Green Fluorescence ProteinTumor MicroenvironmentIntratumoral AdministrationMouse GliomaGlioma Microenvironment
While type-I interferons (IFNs) play critical roles in antiviral and antitumor activity, it remains to be elucidated how type-I IFNs are produced in sterile conditions of the tumor microenvironment and directly impacts tumor-infiltrating immune cells. We report that both human and de novo mouse gliomas show increased expression of type-I IFN messages, and in mice, CD11b+ brain-infiltrating leukocytes (BILs) are the main source of type-I IFNs that is induced partially in a STING (stimulator of IFN genes)-dependent manner. Consequently, glioma-bearing StingGt/Gt mice showed shorter survival, and lower expression levels of Ifns compared with wild-type mice. Furthermore, BILs of StingGt/Gt mice show increased CD11b+ Gr-1+ immature myeloid suppressor and CD25+ Foxp3+ regulatory T (Treg) cells, while decreased IFN-γ-producing CD8+ T cells. To determine the effects of type-I IFN expression in the glioma microenvironment, we utilized a novel reporter mouse model, in which the type-I IFN signaling induces the Mx1 (IFN-induced GTP-binding protein) promoter-driven Cre recombinase, which turns the expression of loxp-flanked tdTomato off, and turns green fluorescence protein (GFP) expression on, thereby enabling us to monitor the induction and effects of IFN signaling in the glioma microenvironment. CD4+ T cells that received direct type-I IFN signals (i.e., GFP+ cells) demonstrate lesser degrees of regulatory activity based on lower Foxp3 and Tgfb1 expression levels (Figure 1) as well as lesser suppression of CD8+ T cell proliferation (Figure B). IFN-sensed CD8+ T cells exhibit enhanced levels of Th1 markers, Tbx21 and Igfng (Figure C), as well as cytotoxic T-cell activity based on reverse antibody-dependent T-cell-mediated cytotoxicity assay (Figure D). Finally, intratumoral administration of a STING agonist (cyclic diguanylate monophosphate; c-di-GMP) improves the survival of glioma-bearing mice associated with enhanced type-I IFN signaling, Cxcl10 and Ccl5 and T cell migration into the brain. In a combination with subcutaneous OVA peptide-vaccination, c-di-GMP increased OVA-specific cytotoxicity of BILs and prolonged the survival. These data demonstrate significant contributions of STING to antitumor immunity via enhancement of the type-I IFN signaling in the tumor microenvironment, and imply a potential use of STING agonists for development of effective immunotherapy, such as the combination with antigen-specific vaccinations.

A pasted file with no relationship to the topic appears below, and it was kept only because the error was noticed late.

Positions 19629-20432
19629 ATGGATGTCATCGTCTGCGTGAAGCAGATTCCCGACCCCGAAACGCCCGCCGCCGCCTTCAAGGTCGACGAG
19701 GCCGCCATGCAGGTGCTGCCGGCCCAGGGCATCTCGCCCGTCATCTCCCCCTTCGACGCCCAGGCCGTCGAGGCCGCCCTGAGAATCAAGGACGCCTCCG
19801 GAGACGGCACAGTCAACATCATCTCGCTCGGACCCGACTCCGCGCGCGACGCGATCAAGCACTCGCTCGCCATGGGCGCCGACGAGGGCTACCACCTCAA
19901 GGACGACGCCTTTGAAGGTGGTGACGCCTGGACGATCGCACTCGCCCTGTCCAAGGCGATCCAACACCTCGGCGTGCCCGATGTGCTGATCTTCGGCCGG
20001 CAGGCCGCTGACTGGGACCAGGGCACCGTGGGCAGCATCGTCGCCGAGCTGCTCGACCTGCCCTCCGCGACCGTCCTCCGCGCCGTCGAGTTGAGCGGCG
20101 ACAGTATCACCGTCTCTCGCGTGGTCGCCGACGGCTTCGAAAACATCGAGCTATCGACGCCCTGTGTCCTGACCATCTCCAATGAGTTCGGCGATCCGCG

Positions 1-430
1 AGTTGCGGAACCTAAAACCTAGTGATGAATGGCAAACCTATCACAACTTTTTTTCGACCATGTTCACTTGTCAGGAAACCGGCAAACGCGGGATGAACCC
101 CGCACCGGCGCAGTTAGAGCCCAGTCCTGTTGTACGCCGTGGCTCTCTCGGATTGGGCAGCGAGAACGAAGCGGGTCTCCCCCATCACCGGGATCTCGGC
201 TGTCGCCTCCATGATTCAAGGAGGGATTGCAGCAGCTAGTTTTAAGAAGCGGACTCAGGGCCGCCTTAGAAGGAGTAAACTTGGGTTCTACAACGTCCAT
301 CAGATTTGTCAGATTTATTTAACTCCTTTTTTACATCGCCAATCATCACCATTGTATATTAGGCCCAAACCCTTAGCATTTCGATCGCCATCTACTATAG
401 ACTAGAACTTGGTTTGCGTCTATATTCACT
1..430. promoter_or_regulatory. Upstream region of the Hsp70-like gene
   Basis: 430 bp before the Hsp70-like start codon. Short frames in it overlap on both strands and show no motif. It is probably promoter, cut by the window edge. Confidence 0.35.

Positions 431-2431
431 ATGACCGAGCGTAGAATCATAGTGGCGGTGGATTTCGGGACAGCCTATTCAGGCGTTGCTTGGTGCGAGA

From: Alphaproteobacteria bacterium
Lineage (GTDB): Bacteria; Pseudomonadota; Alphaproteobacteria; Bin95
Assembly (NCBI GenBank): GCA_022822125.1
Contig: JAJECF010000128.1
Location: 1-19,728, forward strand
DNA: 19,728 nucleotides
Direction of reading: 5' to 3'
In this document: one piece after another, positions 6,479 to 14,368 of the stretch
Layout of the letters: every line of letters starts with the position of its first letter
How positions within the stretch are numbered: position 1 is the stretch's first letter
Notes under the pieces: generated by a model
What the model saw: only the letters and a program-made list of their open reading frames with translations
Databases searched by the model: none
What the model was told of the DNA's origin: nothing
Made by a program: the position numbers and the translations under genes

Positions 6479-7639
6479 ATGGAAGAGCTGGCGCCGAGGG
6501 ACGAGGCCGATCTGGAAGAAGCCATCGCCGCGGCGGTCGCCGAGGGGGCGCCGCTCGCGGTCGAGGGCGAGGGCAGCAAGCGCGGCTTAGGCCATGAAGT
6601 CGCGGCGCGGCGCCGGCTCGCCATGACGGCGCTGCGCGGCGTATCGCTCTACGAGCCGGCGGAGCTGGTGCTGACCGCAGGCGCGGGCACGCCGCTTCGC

Department of Neurological Surgery, University of Pittsburgh School of Medicine, Pittsburgh, USA
Department of Surgery, University of Pittsburgh School of Medicine, Pittsburgh, USA
Department of Immunology, University of Pittsburgh School of Medicine, Pittsburgh, USA
Department of Microbiology and Molecular Genetics, University of Pittsburgh School of Medicine, Pittsburgh, USA
Department of Cell Biology and Physiology, University of Pittsburgh School of Medicine, Pittsburgh, USA
Department of Brain Tumor, University of Pittsburgh School of Medicine, Pittsburgh, USA
Cancer Immunology, University of Pittsburgh Cancer Institute, Pittsburgh, USA
Cancer Virology Programs, University of Pittsburgh Cancer Institute, Pittsburgh, USA
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